I like to study topology. These first few blog posts will explain what it’s about. This first discusses some motivating problems.

The problem of the Königsberg bridges is widely regarded as one of the first in topology. Königsberg, then a city of Prussia, was cut into four regions, two sides and two islands, by the river Pregel.

Königsberg as it was.

The problem was to take one’s evening walk across each bridge exactly once. Euler’s insight into this problem was the right choice of abstraction. If any region has an odd number of bridges incident to it, there is no such evening walk possible, for any encounter with a region must involve walking on to it and off of it (or off and on). Neither the lengths of the bridges nor their number is important, but only the number of bridges incident to each region matters.

Perhaps a more substantive example would be that of integrating differential forms. As a simplest example, consider the case of line-integrals. Quoting from Maxwell’s Treatise on Electricity and Magnetism, Vol. 1, Art. 16,

[Consider] a point \(P\) on a line whose length, measured from a certain point \(A\), is \(s\)….

Let \(R\) be the … vector quantity at \(P\), and let the tangent to the curve at \(P\) make with the direction of \(R\) the angle \(\epsilon\), then \(R \cos \epsilon\) is the resolved part of \(R\) along the line, and the integral

\[L = \int_0^s R \cos \epsilon\,ds\]

is called the line-integral of \(R\) along the line \(s\).

This quantity is, in general, different for different lines drawn between \(A\) and \(P\). When, however, within a certain region, the quantity \([R \cos \epsilon\,ds]\) is an exact differential within that region, the value of \(L\) … is the same for any two forms of the path between \(A\) and \(P\), provided the one form can be changed into the other by continuous motion without passing out of this region. (Emphasis mine.)

Region with paths of integration.

In fact, to guarantee invariance of the integral, one can use either the exactness of the differential or the continuous deformation. In any event, Maxwell notes in the article immediately following that

We are here led to considerations belonging to the Geometry of Position, a subject which, though its importance was pointed out by Leibnitz and illustrated by Gauss, has been little studied.

This is, of course, a reference to topo-logy (study of place), which by now is quite well-studied.

As a yet more practical concern, consider the idea of dependence on initial conditions. Ideally, we would like a small change in the initial parameters of an experiment to effect only a small change in the outcome of the experiment. Otherwise, we could hardly consider the experiment replicable—random noise in the input could drastically change the outcome.1 We might say the outcome should depend continuously on the input, or that outcome is a continuous function of the input. This too is a fundamental topological notion.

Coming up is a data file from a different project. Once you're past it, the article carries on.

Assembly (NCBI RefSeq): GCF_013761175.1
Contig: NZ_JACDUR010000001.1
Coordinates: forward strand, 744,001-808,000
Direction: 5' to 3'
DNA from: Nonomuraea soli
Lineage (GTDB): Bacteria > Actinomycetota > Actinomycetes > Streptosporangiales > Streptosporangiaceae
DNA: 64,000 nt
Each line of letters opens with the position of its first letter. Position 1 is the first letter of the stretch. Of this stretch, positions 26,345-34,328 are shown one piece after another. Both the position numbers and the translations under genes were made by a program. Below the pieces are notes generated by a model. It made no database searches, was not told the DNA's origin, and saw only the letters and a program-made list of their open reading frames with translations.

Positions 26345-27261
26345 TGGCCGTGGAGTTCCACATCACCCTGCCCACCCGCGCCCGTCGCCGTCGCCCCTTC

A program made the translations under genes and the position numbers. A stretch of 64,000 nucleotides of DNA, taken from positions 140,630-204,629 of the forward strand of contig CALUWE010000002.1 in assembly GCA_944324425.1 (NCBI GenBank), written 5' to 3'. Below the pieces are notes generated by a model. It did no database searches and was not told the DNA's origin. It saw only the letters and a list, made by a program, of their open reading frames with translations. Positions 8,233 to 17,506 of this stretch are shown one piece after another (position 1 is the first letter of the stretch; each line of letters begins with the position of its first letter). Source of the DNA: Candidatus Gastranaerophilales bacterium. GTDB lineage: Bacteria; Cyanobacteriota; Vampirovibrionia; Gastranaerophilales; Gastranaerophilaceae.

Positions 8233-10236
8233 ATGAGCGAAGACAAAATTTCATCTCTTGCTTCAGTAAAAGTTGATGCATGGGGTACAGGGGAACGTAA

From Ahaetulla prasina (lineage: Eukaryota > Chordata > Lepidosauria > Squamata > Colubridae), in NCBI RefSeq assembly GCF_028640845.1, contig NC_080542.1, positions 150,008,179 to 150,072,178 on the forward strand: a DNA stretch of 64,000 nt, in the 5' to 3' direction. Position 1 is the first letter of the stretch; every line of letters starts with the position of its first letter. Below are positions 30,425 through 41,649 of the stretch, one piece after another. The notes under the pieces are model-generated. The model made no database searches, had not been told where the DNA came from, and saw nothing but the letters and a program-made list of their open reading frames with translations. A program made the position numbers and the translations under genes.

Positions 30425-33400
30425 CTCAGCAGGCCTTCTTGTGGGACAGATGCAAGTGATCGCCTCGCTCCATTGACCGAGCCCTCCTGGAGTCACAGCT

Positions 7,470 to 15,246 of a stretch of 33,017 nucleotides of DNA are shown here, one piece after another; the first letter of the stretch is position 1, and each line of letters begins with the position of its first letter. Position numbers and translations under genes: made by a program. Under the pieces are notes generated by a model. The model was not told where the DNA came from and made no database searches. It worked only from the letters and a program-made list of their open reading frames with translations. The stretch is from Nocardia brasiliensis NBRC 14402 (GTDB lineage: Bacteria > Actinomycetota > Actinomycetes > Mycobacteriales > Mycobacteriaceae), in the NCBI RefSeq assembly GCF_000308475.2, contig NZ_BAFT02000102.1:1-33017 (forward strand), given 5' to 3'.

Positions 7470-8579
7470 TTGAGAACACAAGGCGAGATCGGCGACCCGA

Yet another old topological problem is the classification of knots. Lord Kelvin theorized that atoms were knotted loops of “ether”. His colleague Tait took up the problem of classifying the simplest knots. A knot is simply a loop nicely embedded in space. Circular loops still count as knots, even though they are not knotted. We call them unknots. Exactly one of the following diagrams, due to Ochiai, can be continuously deformed into a circular loop, and therefore is also an unknot. The other is knotted.

Some knots.

My favorite motivation for topology, however, is Euler’s “theorem” on polyhedra. A regular polygon is determined, up to similarity, by how many sides it has. It is reasonable to ask if there is a similar classification for polyhedra. For instance, Euclid famously classified the regular polyhedra called the Platonic solids. What Euler noticed is that for pretty much any polyhedron he could think of—Platonic solids, Archimedean solids, you name it—the number \(S\) of vertices (anguli Solidi) plus the number \(H\) of faces (Hedrae) exceeds the number \(A\) of edges (Acies) by exactly two.

Platonic solids.

This comes from his letter to Goldbach of 14 Nov. 1750:

(6.) In omni solido hedris planis incluso aggregatum ex numero hedrarum et numero angulorum solidorum binario superat numerum acierum, seu est \(H + S = A + 2\)…

Euler brags a little but gets irritated he can’t prove it yet:

Es nimmt mich Wunder, dass diese allgemeinen proprietates in der Stereometrie noch von Niemand, so viel mir bekannt, sind angemerkt worden; doch viel mehr aber, dass die fürnehmsten davon als theor. 6 et theor. 11 so schwer zu beweisen sind, denn ich kann dieselben noch nicht so beweisen, dass ich damit zufrieden bin.

Euler did eventually publish a “proof” of this result. The ensuing history is instructive for mathematicians who haven’t made many serious mistakes or seen many made. This particular mistake led eventually to the crowning achievement of 19th-century topology, the classification of compact surfaces. Even Eulers’ mistakes were fruitful.


  1. James Clerk Maxwell, A treatise on electricity and magnetism, Vol. 1, 3rd ed.

  2. Leonhard Euler, Correspondence with Christian Goldbach, OO863, Euler to Goldbach, 14 Nov. 1750.

  3. Mitsuyuki Ochiai, Nontrivial projections of the unknot, Astérisque, 1990, 192, 7–10.


  1. So, not a replicable experiment, unless this sort of variability was itself the point one was trying to make with the experiment.